Wednesday, February 29, 2012
The Big Bang, 10 Years Later
It was Valentine’s Day. Yet there I was, blubbering in the bathtub.
I’d spent a fabulous romantic 45th birthday in San Francisco with Noah, and chose to look at the 10 year anniversary of the Big Bang as a necessary evil that, in one fell swoop, practically catapulted me into a new life and later, the arms of a wonderful man who cherished me.
On the afternoon of February 14th, our plane landed back in Portland and Noah and I were picked up from the airport and taken to dinner at a small Italian restaurant in the St. John’s neighborhood. Noah’s parents graciously wished me a belated happy birthday and toasted Noah and I with glasses of red wine over calzone. Later that evening, as I relaxed in a bubble bath, my phone rang. The word “kids” flashed across the screen and I cheerfully answered.
My heart sank when I heard Mike’s voice on the line. Today of all days I didn’t want to even think of him much less speak to him.
“Hey, Soph, on Friday Faith is going to a slumber party then Wanda will drop her off at her dance practice in the morning."
It wasn’t a question. Mike was informing me of how Faith wouldn’t be dropped off on my weekend. Again.
This time, I didn’t push back. For the past several months I’d been firmly but politely telling the kids and Mike that there were going to be times I would veto a slumber party or volleyball practice on my weekends so I could spend time with my kids. The older kids get, the more challenging it is for any parent to count on face to face time with a teen or pre-teen and even harder to have that time as an every-other-weekend non custodial parent. My children are extremely social and athletic, which is good. But if I said “ok” every time they wanted to make other plans or their dad and Wanda insisted they go to a practice or game, I’d never see them other than on a field while I sat on the sidelines cheering from a distance.
I’d tried to express this to Mike in counseling. He’d simply reacted by blustering about the importance of sports. I knew exactly where he thought I fit into our children’s lives and it was several levels below athletics.
After eight years of acting against my maternal instincts and disdain for the habitual over scheduling of my kids, I finally stood my ground early one Saturday morning in September and for the first time, didn’t take Faith to her 3rd season in a row of “Fall Ball” softball. It was an all-day tournament 20 miles from home, in the rain, and she was too tired to begin with. That was definitely not the way I wanted to spend my precious time with my daughter that weekend. I told Faith she didn’t have to go. I emailed her coach, copied Mike, and let him know that since I’d only found out that Mike had obligated her to the tournament the day before, we were making other plans and the team would have to do without her that day at least.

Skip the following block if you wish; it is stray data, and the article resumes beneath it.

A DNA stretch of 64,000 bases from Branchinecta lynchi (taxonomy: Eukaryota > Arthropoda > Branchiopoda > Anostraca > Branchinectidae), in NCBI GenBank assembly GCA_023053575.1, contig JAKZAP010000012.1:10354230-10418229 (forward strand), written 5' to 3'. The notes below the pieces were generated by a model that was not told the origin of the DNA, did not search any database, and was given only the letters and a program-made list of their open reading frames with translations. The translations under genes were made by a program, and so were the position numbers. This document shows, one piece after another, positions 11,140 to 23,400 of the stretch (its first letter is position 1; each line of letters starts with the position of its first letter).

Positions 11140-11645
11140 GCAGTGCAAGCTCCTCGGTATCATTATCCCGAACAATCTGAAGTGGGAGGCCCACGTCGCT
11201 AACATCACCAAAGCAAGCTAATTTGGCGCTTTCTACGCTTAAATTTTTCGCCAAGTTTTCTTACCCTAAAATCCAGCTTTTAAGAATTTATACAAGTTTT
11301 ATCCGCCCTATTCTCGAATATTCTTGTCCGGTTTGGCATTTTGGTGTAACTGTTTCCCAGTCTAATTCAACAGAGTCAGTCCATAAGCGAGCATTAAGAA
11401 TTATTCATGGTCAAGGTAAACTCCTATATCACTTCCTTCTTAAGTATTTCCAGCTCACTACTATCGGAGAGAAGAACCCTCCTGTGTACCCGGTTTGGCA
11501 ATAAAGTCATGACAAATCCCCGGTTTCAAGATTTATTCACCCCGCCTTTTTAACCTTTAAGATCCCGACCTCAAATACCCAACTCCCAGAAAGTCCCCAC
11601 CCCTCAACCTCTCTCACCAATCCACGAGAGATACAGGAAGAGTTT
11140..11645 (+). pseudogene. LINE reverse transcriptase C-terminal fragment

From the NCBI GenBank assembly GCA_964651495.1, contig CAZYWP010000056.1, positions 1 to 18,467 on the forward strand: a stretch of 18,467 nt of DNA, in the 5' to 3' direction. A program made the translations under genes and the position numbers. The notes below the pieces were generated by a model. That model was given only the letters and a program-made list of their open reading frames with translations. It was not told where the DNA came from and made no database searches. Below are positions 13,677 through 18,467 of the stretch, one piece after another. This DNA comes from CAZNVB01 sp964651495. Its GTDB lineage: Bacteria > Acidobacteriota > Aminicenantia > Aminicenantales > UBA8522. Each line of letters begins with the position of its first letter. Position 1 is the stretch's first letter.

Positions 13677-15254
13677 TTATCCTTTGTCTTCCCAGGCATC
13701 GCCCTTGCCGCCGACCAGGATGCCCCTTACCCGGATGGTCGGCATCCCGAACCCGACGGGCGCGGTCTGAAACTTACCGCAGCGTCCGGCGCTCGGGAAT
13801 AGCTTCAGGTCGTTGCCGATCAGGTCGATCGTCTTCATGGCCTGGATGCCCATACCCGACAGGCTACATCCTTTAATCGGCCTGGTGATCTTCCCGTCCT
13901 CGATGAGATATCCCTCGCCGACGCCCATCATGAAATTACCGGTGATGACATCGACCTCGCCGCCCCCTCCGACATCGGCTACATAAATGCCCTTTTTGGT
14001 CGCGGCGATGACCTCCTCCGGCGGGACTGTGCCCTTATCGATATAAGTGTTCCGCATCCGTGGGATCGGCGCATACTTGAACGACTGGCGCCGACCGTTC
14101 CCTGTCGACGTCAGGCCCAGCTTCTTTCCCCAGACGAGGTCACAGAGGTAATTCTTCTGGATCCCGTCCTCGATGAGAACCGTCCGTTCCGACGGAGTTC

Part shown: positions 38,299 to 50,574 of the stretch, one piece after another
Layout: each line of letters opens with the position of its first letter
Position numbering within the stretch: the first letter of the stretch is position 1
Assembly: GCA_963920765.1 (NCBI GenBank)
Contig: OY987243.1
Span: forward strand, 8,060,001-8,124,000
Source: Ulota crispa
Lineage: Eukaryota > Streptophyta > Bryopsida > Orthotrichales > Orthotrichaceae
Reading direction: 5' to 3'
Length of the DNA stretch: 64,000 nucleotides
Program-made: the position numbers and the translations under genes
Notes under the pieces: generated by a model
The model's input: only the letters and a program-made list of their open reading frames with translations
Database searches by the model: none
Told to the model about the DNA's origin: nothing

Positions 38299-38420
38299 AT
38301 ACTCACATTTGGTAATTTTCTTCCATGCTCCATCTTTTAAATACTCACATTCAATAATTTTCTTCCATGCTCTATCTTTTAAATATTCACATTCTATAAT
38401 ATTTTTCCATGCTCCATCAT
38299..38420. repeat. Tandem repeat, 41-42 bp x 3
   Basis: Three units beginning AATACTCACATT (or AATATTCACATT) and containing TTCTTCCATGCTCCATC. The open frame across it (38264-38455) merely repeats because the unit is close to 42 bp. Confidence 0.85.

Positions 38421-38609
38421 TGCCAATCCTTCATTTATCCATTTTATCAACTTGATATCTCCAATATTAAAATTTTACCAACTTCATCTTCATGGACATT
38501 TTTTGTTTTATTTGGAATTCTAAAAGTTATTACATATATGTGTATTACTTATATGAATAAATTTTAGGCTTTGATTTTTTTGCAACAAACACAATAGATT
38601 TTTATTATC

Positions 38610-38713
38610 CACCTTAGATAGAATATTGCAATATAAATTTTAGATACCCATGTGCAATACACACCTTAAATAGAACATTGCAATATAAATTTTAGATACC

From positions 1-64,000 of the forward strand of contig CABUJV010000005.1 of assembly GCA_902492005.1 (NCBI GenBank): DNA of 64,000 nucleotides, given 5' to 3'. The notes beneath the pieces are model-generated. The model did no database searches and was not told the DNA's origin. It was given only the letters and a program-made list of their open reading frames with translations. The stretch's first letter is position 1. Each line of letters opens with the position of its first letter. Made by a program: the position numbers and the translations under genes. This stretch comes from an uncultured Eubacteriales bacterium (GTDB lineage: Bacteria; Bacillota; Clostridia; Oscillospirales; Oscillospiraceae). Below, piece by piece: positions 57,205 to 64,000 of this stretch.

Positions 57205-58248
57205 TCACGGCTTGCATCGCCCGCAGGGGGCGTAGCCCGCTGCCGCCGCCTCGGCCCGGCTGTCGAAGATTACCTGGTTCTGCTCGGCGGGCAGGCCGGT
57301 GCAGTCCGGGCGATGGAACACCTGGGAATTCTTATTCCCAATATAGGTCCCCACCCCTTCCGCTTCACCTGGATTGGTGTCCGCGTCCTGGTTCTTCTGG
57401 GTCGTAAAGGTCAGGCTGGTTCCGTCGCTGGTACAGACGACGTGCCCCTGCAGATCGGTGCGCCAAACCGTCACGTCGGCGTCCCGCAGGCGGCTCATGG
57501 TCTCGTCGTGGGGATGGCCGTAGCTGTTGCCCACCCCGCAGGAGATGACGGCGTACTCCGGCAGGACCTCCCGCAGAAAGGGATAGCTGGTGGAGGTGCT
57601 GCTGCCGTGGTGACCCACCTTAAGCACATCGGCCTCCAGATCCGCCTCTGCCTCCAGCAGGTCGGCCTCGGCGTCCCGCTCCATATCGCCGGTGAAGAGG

Mike was furious. He pulled Faith off the team entirely and told her it was her mother’s fault for influencing her and he told her that she had to pay him back the money he’d spent signing her up. Our parenting plan states that we have joint legal custody and decisions about school and sports activities are meant to be discussed and agreed upon together, before obligating the other parents parenting time. He also told Wanda to block my telephone number, and Noah’s, from all three of my children’s cell phones as my “punishment,” which was even the word he used when we met once with a counselor about the level of difficulty between us.
“Damn straight, it is like punishment. She didn’t take Faith to her game that we paid for.”
He also said that the cell phones they’d bought my children as Christmas gifts the year before, and most likely used a portion of the child support I paid, was a “luxury” and that they didn’t buy the kids cell phones for my convenience therefore, they had every right to block my land line and cell phone numbers from them.
“You can just call the landline at night or go through me and Wanda if you need to talk to them.” The counselor just shook his head and nothing was accomplished by the end of our hour.
When I later insisted he be rational and fair and unblock my number after months of the blocking continued, he’d been so miffed at my audacity to ask instead of “dropping it” as he’d ordered me to do that he took the kids phones away from them completely, telling them it was their mother’s fault they’d lost the right to them.
Several heated conversations followed. I asked Mike and Wanda multiple times, week after week, in a fair and polite appeal, to please unblock my phone from my children’s.
Mike sneered at me and his voice was condescending as I crouched in the bathtub on Valentine’s Day, cringing as I heard myself wimpily asking him yet AGAIN to unblock me from my children’s phones.
“I’ll think about it,” he finally said.
On the exact 10 year anniversary of the day my ex husband did what he did to end our marriage, I finally felt something deep within me snap.
Not only did he not even fathom the fact that he was mocking and bullying me, but he didn’t realize or know it was exactly 10 years to the day that I had answered the door of our safe, suburban home to two policemen looking for my husband.
When I hung up the phone, instead of feeling hurt and helpless, a new emotion surfaced, and for once, I embraced it.
(To Be Continued)